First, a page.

In what I would call the best 1.5 mile race to date, Denny Hamlin had to overcome a few mistakes to grab the checkers at Texas, his second win of the season. Hamlin took his time getting to Victory Lane after missing the entrance to pit road and having two penalties on pit road.
This is nothing for Hamlin. He has lost a few races based on penalties, in particular speeding penalties. This time, he had an early speeding penalty and then an uncontrolled tire penalty. Having only 15 cars finish on the lead lap certainly helped him in his fight back through the field but that was not the case early on.
One can only imaging what Hamlin might have achieved in his career if he and his team were able to eliminate the persistent and pesky penalties.
Hamlin has just the single Stage point win and he is far behind on laps led compared to teammate Kyle Busch but a win is a win. He obviously had a stout car considering how many times he had to pass his competitors. If he can keep this up, he could be a serious title contender.
Texas proved to be the best race of the season for Jimmie Johnson, starting from the pole and finishing fifth. Teammate William Byron started second and finished 6th. Chase Elliott started third but faded to 13th. We’ll see if this is a harbinger of things to come over the next few races that will give us Bristol, Richmond and Talladega. That is quite the mix of tracks that could tell us where Hendrick is headed.
The race was also a winner for Clint Bowyer and Daniel Suarez, finishing second and third. Both have been close but just not able to seal the deal. This time they both led a few laps and finished in the Top 5 after running in the Top 10 most of the day. SHR put all 4 drivers in the Top 10 but Kevin Harvick was not pleased. His car wasn’t a race-winning car and really hasn’t been up to his standards this season. Harvick was the only SHR car not to lead any laps.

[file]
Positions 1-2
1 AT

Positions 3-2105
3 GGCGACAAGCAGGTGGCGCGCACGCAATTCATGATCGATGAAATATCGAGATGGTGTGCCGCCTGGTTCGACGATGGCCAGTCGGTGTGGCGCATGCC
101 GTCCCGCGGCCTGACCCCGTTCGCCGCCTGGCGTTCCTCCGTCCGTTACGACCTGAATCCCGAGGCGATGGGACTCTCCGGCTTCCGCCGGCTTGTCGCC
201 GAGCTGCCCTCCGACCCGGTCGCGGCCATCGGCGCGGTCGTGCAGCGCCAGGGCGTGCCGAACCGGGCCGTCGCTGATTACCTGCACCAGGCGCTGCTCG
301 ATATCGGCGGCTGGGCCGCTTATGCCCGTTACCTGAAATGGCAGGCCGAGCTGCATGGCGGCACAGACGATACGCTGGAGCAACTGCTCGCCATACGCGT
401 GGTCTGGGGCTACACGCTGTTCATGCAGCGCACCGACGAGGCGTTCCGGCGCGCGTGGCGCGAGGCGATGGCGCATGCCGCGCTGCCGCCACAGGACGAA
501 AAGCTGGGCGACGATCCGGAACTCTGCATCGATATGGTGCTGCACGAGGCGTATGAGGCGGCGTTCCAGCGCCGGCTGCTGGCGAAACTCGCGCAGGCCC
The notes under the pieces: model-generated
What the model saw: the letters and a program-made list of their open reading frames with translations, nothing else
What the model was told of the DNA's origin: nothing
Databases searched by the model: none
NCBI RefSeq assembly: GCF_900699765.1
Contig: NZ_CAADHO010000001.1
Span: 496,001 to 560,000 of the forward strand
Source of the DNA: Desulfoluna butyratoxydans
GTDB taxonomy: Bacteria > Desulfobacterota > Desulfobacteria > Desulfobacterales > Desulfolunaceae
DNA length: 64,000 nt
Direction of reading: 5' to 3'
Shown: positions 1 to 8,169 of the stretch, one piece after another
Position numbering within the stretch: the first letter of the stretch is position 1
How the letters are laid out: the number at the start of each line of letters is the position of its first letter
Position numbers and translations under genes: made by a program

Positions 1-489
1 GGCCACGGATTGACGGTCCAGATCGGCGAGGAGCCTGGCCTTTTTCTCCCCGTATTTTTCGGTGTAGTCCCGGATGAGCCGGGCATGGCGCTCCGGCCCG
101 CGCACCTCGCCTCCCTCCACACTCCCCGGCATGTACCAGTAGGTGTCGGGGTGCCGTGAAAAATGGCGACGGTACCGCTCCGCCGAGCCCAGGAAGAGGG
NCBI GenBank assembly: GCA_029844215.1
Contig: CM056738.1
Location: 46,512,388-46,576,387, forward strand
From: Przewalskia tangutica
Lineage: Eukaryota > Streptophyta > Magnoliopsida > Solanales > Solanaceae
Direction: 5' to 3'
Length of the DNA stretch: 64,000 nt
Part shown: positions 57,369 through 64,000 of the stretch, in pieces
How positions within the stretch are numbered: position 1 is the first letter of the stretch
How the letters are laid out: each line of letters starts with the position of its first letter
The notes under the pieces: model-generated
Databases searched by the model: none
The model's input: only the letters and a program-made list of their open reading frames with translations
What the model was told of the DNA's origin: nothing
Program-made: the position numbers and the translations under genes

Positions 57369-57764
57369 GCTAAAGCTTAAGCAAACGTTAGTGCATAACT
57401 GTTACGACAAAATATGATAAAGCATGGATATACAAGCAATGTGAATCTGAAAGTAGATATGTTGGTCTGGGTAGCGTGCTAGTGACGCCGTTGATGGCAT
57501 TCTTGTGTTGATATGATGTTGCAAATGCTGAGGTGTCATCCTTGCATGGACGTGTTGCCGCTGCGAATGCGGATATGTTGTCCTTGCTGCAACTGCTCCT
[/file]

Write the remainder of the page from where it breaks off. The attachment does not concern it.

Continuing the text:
I say this was arguably the best race under the new rules package with a dozen drivers leading at least 3 laps and more battles for the lead and position within the Top 15. It was also one of the best races at Texas in recent memory as can probably be told by the lack of fans in the stands. Seeing TV numbers down is one thing but these half empty stands are really starting to make me wonder just what it will take to get fans back.
Adding to the mess that is NASCAR is the terrible qualifying procedure. NASCAR came down hard after California threatening to put cars to the back of the field. That didn’t really work to well as more gamesmanship amongst drivers took place at Texas. Now NASCAR says that they will look at returning to single-car qualifying, something they have repeatedly said wasn’t an option. Crew chiefs and drivers have played the system, forcing NASCAR into making another tough decision. Single-car qualifying is not much of a crowd pleaser but it isn’t any better watching the disaster that passes for qualifying now. Name another sport that changes it’s rules as often as NASCAR and you can see where the fan frustration comes in. NASCAR tries to make the sport more entertaining and the owners, drivers and crew chiefs conspire to undermine the effort.
So when the drivers complain about fan indifference, they need to take a good, long hard look in the mirror. They need to own up to contributing to the fan frustration. This isn’t all about them, this is about putting on as good of a show as possible to keep the remaining fans in the stands, watching TV, listening to the radio — or however they consume the race. Their job is not to game NASCAR and force them into a situation where fans sense uncertainty in the governing body.
Lastly, NASCAR has suspended Austin Self from the Gander Outdoors Truck Series indefinitely for violating the substance abuse policy. He must complete the Road to Recovery program before he can be reinstated. We wish him well.